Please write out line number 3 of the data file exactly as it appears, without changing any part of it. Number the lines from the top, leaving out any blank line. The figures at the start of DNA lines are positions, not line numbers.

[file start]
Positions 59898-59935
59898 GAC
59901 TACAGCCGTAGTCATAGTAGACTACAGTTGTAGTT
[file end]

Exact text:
59901 TACAGCCGTAGTCATAGTAGACTACAGTTGTAGTT